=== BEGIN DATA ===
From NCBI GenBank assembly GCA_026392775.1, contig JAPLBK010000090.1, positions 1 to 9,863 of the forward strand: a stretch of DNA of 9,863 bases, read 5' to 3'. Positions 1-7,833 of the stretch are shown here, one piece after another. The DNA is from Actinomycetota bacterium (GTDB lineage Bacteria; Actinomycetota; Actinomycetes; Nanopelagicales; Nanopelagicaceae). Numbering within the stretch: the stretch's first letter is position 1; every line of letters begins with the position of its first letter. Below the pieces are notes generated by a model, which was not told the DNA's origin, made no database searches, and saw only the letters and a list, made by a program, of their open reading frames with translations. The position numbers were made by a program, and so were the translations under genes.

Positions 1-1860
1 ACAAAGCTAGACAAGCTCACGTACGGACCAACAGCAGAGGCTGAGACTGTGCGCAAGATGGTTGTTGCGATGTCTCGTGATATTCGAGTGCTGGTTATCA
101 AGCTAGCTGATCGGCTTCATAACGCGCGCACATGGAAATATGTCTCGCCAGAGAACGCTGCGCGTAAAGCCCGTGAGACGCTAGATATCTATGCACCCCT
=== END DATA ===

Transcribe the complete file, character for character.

From NCBI GenBank assembly GCA_026392775.1, contig JAPLBK010000090.1, positions 1 to 9,863 of the forward strand: a stretch of DNA of 9,863 bases, read 5' to 3'. Positions 1-7,833 of the stretch are shown here, one piece after another. The DNA is from Actinomycetota bacterium (GTDB lineage Bacteria; Actinomycetota; Actinomycetes; Nanopelagicales; Nanopelagicaceae). Numbering within the stretch: the stretch's first letter is position 1; every line of letters begins with the position of its first letter. Below the pieces are notes generated by a model, which was not told the DNA's origin, made no database searches, and saw only the letters and a list, made by a program, of their open reading frames with translations. The position numbers were made by a program, and so were the translations under genes.

Positions 1-1860
1 ACAAAGCTAGACAAGCTCACGTACGGACCAACAGCAGAGGCTGAGACTGTGCGCAAGATGGTTGTTGCGATGTCTCGTGATATTCGAGTGCTGGTTATCA
101 AGCTAGCTGATCGGCTTCATAACGCGCGCACATGGAAATATGTCTCGCCAGAGAACGCTGCGCGTAAAGCCCGTGAGACGCTAGATATCTATGCACCCCT